The Element represents Honda in the entry level sport utility market. But unlike many in this crowded segment, the Element is as unique looking as they come. When an Element drives by, it’s hard to miss, and makes a statement that is designed to appeal to a young and active crowd. The Element gets big props for its versatility and ability to maximize space for people and cargo while retaining a relatively compact size and car-like driving characteristics. The Honda Element is completely redesigned for 2009, with exterior and interior styling changes, as well as new standard and optional equipment. The EX and SC trims get a new modular overhead console with improved storage, as well as an optional voice-activated navigation system with rearview camera and USB audio interface. Additionally, the rear skylight has been discontinued.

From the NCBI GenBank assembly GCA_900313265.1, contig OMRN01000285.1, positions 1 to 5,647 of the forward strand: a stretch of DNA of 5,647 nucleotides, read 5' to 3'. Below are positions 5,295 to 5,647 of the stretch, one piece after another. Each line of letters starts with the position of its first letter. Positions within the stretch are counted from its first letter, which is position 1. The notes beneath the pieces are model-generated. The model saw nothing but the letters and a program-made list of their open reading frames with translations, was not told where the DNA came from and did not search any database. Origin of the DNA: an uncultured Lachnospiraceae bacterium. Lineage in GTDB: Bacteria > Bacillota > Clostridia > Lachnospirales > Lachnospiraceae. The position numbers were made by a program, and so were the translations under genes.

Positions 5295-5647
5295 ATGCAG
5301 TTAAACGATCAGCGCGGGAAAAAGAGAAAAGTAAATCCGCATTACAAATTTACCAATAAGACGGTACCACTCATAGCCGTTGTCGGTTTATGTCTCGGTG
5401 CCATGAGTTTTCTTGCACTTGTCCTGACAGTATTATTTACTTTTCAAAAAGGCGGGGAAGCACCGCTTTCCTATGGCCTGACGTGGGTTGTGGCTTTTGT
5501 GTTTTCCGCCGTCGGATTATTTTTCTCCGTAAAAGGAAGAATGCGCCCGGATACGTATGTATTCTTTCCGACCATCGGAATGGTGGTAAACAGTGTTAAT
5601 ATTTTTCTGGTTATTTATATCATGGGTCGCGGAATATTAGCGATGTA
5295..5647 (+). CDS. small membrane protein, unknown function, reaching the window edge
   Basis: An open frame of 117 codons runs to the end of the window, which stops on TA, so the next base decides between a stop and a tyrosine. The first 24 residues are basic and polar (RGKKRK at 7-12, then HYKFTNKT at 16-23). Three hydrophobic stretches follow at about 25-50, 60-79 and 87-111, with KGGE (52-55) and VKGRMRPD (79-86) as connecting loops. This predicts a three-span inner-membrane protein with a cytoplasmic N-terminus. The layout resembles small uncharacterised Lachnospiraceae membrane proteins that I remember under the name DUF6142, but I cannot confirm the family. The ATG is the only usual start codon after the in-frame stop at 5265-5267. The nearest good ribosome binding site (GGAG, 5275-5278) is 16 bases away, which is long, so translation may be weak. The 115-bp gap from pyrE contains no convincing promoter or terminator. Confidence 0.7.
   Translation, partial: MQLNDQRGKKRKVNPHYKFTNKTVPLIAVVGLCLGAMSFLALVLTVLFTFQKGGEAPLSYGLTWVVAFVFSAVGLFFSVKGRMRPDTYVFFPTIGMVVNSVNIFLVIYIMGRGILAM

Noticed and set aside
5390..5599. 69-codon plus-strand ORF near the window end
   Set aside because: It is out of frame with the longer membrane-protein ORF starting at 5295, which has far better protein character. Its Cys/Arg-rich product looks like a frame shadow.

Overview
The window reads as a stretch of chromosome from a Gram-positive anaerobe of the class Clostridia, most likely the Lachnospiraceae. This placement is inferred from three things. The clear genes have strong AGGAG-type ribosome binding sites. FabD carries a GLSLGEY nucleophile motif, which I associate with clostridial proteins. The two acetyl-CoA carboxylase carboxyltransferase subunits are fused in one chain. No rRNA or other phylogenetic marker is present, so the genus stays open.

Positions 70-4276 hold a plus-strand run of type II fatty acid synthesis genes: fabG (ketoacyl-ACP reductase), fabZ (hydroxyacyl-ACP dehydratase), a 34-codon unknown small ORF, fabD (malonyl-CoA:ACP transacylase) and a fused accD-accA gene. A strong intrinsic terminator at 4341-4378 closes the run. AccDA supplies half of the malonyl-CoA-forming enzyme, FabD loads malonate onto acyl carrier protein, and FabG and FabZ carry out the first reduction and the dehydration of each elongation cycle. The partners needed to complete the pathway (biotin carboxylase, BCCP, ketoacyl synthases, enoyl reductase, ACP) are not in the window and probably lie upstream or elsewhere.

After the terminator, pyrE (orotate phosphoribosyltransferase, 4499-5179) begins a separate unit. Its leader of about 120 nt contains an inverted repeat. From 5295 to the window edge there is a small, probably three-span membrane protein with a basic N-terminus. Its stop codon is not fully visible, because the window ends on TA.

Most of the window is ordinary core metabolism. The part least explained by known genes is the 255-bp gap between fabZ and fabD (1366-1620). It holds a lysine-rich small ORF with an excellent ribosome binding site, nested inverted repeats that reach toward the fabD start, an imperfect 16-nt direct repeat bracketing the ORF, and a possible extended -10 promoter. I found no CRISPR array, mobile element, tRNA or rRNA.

The Element keeps the same powertrain offerings as before. The SC features a sports-tuned suspension and steering. All trim levels are equipped with a 166-hp 2.4-liter inline 4-cylinder engine, mated to available five-speed manual or automatic transmissions. The Honda Element's 2.4-liter four-cylinder engine gets a 10-hp boost for 2007, raising the output to 166 hp, thanks to improvements in Honda's i-VTEC variable valve timing system. The optional automatic transmission is bumped from four speeds to five, which improves engine response. This engine revs freely and likes running near the high end of the tachometer. Yet Honda's i-VTEC variable valve timing system give this four-cylinder good acceleration lower in the rev range, and power comes fairly evenly all the way from idle to the redline on the tach. The shifter is mounted up in the dashboard like in some of the latest rally cars, and it's easy to use. The manual allows a driver to optimize the engine's performance, and it makes the Element more fun to drive. It's more fun than the automatic. The Element is a front-wheel-drive vehicle with a fairly powerful engine, so there is a touch of torque steer: a tugging of the steering wheel under hard acceleration. It's not the least bit troublesome, but in most locales we would choose Honda's Real Time 4-Wheel Drive.